Taillamp: Philips Lightring

On the main page I wrote:

Philips' Lightring, a miniature taillamp for use on a seatpost.

When I got them, it was clear that they are actually pretty big...


Type id: Dynamo version: SR RD LG, Battery version that cannot blink (StVZO approved): SR RB LG
StVZO approval no (dynamo version): K950
Mass: 74 g with mount. [ battery version: 76 g excl. batteries, 99 g with the included 2 x AAA batteries. ]
Size: 60.0 mm width, 60.0 mm height, 42 mm thickness without mount on the seatpost. [ battery version: Height 61.0 mm ]
Light source: 1 red LED.
Mounting method: On the seat post.
Cabling/connectors: There are 2 connectors for 2.8 mm female plugs as used on standard double strand wires you can buy from a bike shop.
Construction: Plastic.

Price: ca. € 25,-


Dynamo version:

Battery version:


Tested from: 2013-1-23

I ordered these expecting the same light type system as in the Lumiring, but I was disappointed... The light simply shines into the outer ring (via a lens) which has a diffuser on the inside. This is nowhere near the sophistication of the Lumiring. The size also seems far too big to me. Shining it on the wall at various distances I don't see a strong and big enough spot that stays the same shape, i.e. there is no section of collimated light, which would help for long distance visibility. There is also no reflector in the middle. I suppose it was clear in the pictures there was no reflector, though they are computer generated and not actual product photos, and such images are not always representative of the truth. So why no reflector?

You can't take off the lamp from the seatpost mount without unscrewing a tiny screw first. This is the anti-theft system I suppose. I found it hard to get it off at home, and I wouldn't like to fiddle attaching this screw on the bike after putting in new (or charged recheargeable) batteries. I can imagine dropping this somewhere outside while trying to screw it back in and never finding it again. I can also imagine the head of that tiny screw getting damaged from using a slightly wrong size phillips head screwdriver (I had to try a few screwdrivers, to find one I could use enough force with (as it was really stuck in the housing) without damaging the screw).

For the battery version I think it's just stupid that Philips made a slot to use a coin or screwdriver to turn the backplate to open the lamp to get at the batteries. There is a good way to turn the back, namely using the mount! If that part on the backplate had been put in the middle and had been made a little bigger it would be better, but as it is now, it works reasonably well and I prefer it to using a coin (which never works for me, also with bike computers, need to find the right size coin etc.) or screwdriver. Rotating the back plate doesn't work while the lamp is on the holder for the seatpost. I suppose this is to prevent the lamp from dropping off while riding.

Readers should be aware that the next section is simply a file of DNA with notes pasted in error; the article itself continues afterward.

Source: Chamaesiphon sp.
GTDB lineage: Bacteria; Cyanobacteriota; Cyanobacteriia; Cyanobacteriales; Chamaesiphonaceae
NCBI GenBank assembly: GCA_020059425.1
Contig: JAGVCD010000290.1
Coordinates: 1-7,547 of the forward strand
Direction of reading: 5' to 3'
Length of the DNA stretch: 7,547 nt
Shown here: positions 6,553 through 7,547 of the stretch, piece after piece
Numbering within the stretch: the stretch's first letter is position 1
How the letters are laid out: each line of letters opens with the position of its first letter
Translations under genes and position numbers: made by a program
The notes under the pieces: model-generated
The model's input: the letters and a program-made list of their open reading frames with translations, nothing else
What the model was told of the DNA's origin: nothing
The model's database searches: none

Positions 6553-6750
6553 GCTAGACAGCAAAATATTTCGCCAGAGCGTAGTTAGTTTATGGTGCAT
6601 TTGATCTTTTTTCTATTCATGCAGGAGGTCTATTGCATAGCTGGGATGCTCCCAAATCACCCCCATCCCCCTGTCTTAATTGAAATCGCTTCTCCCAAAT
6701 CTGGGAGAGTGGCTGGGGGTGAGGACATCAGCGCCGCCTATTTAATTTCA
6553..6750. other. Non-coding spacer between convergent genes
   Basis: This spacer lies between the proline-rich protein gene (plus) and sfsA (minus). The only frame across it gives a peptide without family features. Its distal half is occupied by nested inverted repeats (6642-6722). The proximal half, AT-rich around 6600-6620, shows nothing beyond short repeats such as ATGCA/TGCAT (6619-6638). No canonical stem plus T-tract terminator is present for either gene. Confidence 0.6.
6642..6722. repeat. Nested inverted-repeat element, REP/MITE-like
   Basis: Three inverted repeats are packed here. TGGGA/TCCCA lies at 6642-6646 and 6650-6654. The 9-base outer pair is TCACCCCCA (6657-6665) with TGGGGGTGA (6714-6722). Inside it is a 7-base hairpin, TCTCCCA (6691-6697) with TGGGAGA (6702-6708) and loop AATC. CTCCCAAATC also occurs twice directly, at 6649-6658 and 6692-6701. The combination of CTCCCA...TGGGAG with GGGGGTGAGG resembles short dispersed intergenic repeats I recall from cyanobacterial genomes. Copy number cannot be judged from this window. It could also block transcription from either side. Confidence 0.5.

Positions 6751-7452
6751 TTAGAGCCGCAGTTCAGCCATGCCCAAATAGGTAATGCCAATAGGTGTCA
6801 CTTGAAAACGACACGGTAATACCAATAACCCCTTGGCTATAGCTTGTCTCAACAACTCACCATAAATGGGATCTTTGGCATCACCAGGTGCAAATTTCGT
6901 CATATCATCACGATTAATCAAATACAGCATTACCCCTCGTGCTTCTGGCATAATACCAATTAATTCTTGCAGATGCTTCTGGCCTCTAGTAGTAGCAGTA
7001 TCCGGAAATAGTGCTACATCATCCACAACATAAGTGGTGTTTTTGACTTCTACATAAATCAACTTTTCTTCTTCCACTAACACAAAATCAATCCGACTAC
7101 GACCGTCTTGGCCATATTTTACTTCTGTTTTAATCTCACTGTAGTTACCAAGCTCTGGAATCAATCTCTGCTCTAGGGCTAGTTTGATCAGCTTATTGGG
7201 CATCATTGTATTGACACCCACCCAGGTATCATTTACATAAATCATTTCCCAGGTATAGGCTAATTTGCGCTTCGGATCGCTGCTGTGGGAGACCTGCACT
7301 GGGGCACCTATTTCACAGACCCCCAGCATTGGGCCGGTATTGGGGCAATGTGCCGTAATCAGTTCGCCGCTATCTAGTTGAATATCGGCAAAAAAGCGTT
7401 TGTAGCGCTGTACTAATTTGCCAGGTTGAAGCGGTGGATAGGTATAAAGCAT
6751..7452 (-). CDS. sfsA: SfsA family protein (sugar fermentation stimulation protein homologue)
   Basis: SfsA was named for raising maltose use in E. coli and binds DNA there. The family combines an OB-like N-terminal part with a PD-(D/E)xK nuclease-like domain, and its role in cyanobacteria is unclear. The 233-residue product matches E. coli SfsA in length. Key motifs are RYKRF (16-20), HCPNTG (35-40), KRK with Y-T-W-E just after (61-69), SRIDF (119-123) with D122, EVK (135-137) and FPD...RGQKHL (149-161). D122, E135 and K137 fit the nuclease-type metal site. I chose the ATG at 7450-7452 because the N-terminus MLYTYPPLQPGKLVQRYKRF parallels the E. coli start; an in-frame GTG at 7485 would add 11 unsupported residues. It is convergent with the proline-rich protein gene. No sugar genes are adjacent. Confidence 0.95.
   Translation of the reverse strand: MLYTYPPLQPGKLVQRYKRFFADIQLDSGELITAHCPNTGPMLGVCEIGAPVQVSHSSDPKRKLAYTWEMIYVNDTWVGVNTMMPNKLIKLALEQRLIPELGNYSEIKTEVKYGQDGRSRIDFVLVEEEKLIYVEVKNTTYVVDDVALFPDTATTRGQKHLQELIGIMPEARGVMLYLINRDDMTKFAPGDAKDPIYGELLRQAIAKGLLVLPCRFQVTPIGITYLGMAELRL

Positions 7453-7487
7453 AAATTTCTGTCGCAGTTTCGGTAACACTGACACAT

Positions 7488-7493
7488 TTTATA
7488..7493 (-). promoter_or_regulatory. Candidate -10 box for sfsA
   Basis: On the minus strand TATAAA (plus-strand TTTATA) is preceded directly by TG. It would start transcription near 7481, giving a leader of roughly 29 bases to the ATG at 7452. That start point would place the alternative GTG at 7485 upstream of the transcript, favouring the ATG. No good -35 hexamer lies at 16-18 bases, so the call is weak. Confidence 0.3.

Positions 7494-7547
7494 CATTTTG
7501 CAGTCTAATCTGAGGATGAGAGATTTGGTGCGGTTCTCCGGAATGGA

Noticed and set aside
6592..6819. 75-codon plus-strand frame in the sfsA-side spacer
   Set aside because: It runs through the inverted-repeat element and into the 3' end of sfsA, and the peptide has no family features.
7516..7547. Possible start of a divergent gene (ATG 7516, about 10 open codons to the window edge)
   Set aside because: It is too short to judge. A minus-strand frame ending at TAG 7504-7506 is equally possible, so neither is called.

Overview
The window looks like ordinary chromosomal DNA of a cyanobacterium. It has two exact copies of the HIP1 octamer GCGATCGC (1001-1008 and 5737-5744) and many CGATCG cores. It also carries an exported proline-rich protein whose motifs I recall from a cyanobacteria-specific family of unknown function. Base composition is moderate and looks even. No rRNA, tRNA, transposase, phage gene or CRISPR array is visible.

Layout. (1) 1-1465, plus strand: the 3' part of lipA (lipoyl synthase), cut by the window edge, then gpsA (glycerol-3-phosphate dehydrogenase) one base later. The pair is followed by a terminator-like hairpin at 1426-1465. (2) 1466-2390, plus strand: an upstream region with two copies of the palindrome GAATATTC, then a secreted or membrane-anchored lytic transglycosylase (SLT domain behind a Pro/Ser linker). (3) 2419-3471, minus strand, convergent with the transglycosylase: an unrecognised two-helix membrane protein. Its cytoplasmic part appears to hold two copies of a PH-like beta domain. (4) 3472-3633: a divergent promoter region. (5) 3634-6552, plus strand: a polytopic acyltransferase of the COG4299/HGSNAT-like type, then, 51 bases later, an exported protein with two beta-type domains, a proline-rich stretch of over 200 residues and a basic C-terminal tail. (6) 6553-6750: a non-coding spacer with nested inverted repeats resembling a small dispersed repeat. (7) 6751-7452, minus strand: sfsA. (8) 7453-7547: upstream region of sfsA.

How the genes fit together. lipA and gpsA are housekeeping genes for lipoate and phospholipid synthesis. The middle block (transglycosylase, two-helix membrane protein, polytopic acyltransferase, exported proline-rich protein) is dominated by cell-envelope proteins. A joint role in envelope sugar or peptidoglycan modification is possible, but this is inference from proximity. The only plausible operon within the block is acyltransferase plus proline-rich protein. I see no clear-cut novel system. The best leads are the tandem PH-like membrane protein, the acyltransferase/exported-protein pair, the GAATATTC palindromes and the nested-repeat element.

Power consumption:
Battery version uses 41 mA at 3V, the dynamo version 53 mA on 6V DC. Brightness of both seems the same though, so the dynamo version's electronics has to be wasting a lot of power. There is also no standlight which again points to the fact that this lamp is nowhere near the sophistication of the Lumiring.

Using Eneloop rechargeable low self discharge NiMH batteries I found the red LED around the button comes on fairly quickly. Topping up the batteries shows they needed just 116-118mAh using the Maha 9000 charger, so they were almost full. This is the result of the difference of rechargeables being about 1.2V instead of 1.5V, even the top of about 1.35V (no load) is low compared to a non rechargeable battery.

From a recent comparison with the Philips Lumiring and Sigma stereo (see the comparison page on taillamps):

Long distance comparison of the Sigma Stereo, Philips Lumiring & Philips Lightring: I cycled towards them several times from ca. 300m, lights positioned at about 1m and another at near road level. This height difference didn't matter much in visibility... The Lumiring is best for close distance (not annoying, gives the feel of a solid object) and for long distance works just as well as the others, with very low power consumption, which shows the superiority of the optics and concept. The Sigma stereo also has a almost collimated section of light in the beam like the Lumiring which gives it long distance visibility with little power used. The lightring is perhaps a little better on winding roads (out of the direction of the 'almost collimated' part of the beams which go straight to the rear in a narrow cone, of the Lumiring and the Stereo) but the Lumiring is good enough. Do you really need to be seen further than say 200-300m if the road is meandering? It seems to me not, but if you have experience in such situations, and have some suggestions, let me know.


See the camera settings page for more on the setup and settings to make pictures of the beams of taillamps.

Out of a corner (showing how much light is cast upwards, forwards and to the sides) [ F3.9 & F1.8 ]:

Wallshot (showing the beam pattern):

Visibility from various angles (0°, 45°, 90°, 135°) [ 0.5m, zoom x3, F3.5, ISO80, 1/250s & 1/60s ]:

Comparing taillamps

Design- and thus review considerations for taillamps

See Theory for taillamps.


To come.

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